For a couple of years now Tree Eastie, with the assistance of Speak for the Trees, has been rekindling the neighborhood’s grassroots effort to get more trees planted in East Boston.
Tree Eastie’s Bill Masterson has been on a crusade to get the neighborhood’s tree canopy closer to the average tree canopy in other Boston neighborhoods and has been pretty busy this spring planting trees thanks to recent grant money.
While Tree Eastie has been approved to plant 100 street trees this spring the group recently got approval from the City of Boston to plant an additional nine trees in the neighborhood.
“Tree Eastie has received approval from the City of Boston to plant nine more street trees,” said Masterson. “The planting season is quickly coming to an end so we need to get these in the ground soon. To make it more convenient and take advantage of the later sunsets, the plan is to dig holes during early weekday evenings with a targeted planting date of Friday, June 3.”
Volunteers that would like to help in the efforts to plant these additional nine trees can visit https://docs.google.com/forms/d/e/1FAIpQLSegLB-lpJcFltenQv937t3kiW2VL38Ne9K7gnZVjJwUIpGgFw/viewform and fill out Tree Eastie’s survey which contains additional information on dates and the process as well as other ways to volunteer.
“The time commitment is a couple of hours, no experience necessary and we will provide the training and tools,” said Masterson. “We pair people in groups of two-three to dig 3’x3’x3’ holes in existing street tree pits. You can volunteer individually or as a group and families are welcome. If you participated in our past tree plantings you know this is a fun, feel good, community building, physical workout.”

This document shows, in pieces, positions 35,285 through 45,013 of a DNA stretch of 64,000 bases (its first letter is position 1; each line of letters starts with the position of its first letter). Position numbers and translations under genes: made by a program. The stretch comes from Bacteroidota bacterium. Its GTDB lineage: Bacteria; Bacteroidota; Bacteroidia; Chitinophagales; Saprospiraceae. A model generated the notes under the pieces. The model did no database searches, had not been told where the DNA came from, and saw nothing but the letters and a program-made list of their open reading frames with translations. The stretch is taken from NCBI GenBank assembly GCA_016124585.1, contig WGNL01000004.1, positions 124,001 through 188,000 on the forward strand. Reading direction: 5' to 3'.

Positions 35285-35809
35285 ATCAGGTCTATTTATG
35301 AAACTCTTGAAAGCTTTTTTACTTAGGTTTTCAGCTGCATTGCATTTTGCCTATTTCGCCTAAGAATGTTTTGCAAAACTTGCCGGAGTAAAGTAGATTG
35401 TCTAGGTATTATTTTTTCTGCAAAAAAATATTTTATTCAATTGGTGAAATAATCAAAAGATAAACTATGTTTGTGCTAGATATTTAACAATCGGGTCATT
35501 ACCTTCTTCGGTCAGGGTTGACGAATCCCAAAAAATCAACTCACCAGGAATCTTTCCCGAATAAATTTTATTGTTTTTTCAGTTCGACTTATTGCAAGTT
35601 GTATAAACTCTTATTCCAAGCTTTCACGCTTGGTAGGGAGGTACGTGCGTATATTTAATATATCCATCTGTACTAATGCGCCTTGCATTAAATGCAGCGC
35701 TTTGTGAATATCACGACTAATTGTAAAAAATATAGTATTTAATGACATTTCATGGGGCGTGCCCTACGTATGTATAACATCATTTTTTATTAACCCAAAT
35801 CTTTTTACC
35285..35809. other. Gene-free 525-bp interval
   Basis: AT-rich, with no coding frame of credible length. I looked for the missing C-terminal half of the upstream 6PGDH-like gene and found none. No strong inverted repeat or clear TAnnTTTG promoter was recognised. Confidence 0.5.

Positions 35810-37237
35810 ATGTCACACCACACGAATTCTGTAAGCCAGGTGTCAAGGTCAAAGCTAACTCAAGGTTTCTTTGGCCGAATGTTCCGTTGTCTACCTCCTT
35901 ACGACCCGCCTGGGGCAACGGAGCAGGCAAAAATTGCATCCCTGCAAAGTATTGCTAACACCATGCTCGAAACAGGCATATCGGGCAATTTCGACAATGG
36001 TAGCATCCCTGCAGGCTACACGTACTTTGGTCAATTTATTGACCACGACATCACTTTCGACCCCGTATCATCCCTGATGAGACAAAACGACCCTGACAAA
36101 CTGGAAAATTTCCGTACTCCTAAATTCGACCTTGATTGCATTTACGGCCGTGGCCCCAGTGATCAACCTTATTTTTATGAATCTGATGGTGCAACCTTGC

Those interested in volunteering can also email Masterson at [email protected]
There’s a lot of benefits trees have, unfortunately Eastie suffers from the lowest tree canopy in the city. The neighborhood’s tree canopy is at 7-percent while the city average is 27-percemt.
Tree Eastie recently forged some alliances and some benefactors who are asking the group to help them site tree plantings.
The first was the Temple Ohabei Shalom Cemetery on Wordsworth Street, which is the oldest Jewish Cemetery in Eastern, Massachusetts.
The Temple recently celebrated its 180th anniversary and 180 is a big number in the Jewish community in terms of significance, so with the help of Tree Eastie and Speak for the Trees planted the first of 18 trees on the Wordsworth side of the Salesian Boys & Girls Club.
This spring Tree Eastie focused on spots in Orient Heights, as well as Harbor View, that need street trees and the group planted 30 new street trees in those two neighborhoods around Earth Day.
Tree Eastie also focused its efforts on Maverick and Central Square as well as Jeffries Point through a large grant from Delta Airlines. Masterson said that money will be used to plant 40 new street trees across these areas.
Tree Eastie also planted more fruit trees at the Rockies in Jeffries Point across from Piers Park through a new relationship with Eastie Farm. Eastie Farm will be able to take the harvest from those trees, which include apple trees, peach trees, pear trees, cherry trees and mulberry, and put those fruits back into the community. This program will distribute the food to folks that need it as well as putting it into the Community-Supported Agriculture (CSA) program that Eastie Farm has established.